The Rendel family at Hatchlands Park

This section of the page features an image gallery, so if you're using a screen reader you may wish to jump to the main content.

Lord Rendel bought Hatchlands Park from the Sumner family in 1888, he made many changes to the house and gardens and his family continued to live here until the late 1950s.

Hatchlands under new management

Stuart Rendel was born in 1834, son of a distinguished engineer. He was educated at Eton and Oxford, qualified as a barrister in 1861 and was eventually elevated to the peerage as Lord Rendel of Hatchlands. He was also a close friend of W. E. Gladstone, the great liberal statesman and four time prime minister, whose bust stands in the inner hall here at Hatchlands.

During his ownership of Hatchlands Lord Rendel made big changes. He constructed a new entrance on the east side, converting what had originally been Admiral Boscawen’s bedroom and dressing room into a dining room and entrance hall. In 1900 he asked influential garden designer Gertrude Jekyll to submit designs for a formal garden that you can still see here today. Then, in 1902, he commissioned Sir Reginald Blomfield to design a music room.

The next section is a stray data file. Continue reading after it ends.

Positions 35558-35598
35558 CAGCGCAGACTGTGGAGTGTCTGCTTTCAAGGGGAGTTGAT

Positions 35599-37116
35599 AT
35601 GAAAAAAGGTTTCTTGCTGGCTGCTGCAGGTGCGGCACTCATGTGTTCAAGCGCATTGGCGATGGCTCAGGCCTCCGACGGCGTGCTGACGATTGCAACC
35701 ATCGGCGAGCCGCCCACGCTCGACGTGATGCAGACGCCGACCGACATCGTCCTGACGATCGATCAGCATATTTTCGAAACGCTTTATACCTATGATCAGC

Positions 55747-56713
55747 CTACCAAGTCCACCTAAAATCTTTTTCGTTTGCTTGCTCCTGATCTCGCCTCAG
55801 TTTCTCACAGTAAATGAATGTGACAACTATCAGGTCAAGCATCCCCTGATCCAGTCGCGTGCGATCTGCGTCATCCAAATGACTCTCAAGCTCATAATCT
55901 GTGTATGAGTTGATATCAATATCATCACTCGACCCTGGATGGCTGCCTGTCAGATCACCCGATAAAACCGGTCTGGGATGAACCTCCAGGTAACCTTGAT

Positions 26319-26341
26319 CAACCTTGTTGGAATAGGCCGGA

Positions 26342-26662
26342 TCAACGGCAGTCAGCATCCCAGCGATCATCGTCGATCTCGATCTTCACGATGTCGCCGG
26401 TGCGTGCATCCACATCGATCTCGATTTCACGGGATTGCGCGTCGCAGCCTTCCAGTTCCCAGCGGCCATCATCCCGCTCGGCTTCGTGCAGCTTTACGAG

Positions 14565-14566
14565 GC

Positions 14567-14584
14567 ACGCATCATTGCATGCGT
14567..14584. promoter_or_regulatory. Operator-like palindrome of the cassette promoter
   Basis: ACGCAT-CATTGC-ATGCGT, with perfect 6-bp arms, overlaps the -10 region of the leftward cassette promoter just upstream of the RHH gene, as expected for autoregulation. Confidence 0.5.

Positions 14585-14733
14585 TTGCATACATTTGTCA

The family tree branches out
The Rendels had four daughters but no sons. Grace Daphne Rendel married Lt. Col. Edward Marten Dunne grandfather of the present Sir Thomas Dunne and Maud Rendel married Herbert Gladstone, the Prime Minister’s son. The eldest daughter Rose Ellen married Harry Goodhart, a Cambridge don and it was their son Harry Stuart who would continue the family’s presence at Hatchlands Park.

Harry Stuart Goodhart-Rendel
‘Hal’ was born in Cambridge in 1887. He studied music at Cambridge but became involved in architecture and he practised as an architect from 1910.

Hal inherited Hatchlands Park from his grandfather in 1913 having added the name Rendel to his own as a condition of the inheritance. He did little to change the main house but used his architectural skills to design the new stable block and the two lodges at the entrance to the park. He is also responsible for the addition of the stone temple to the garden; the inscription it bears is to his mother. Hal gave Hatchlands to the National Trust in 1945 but stayed here until 1959.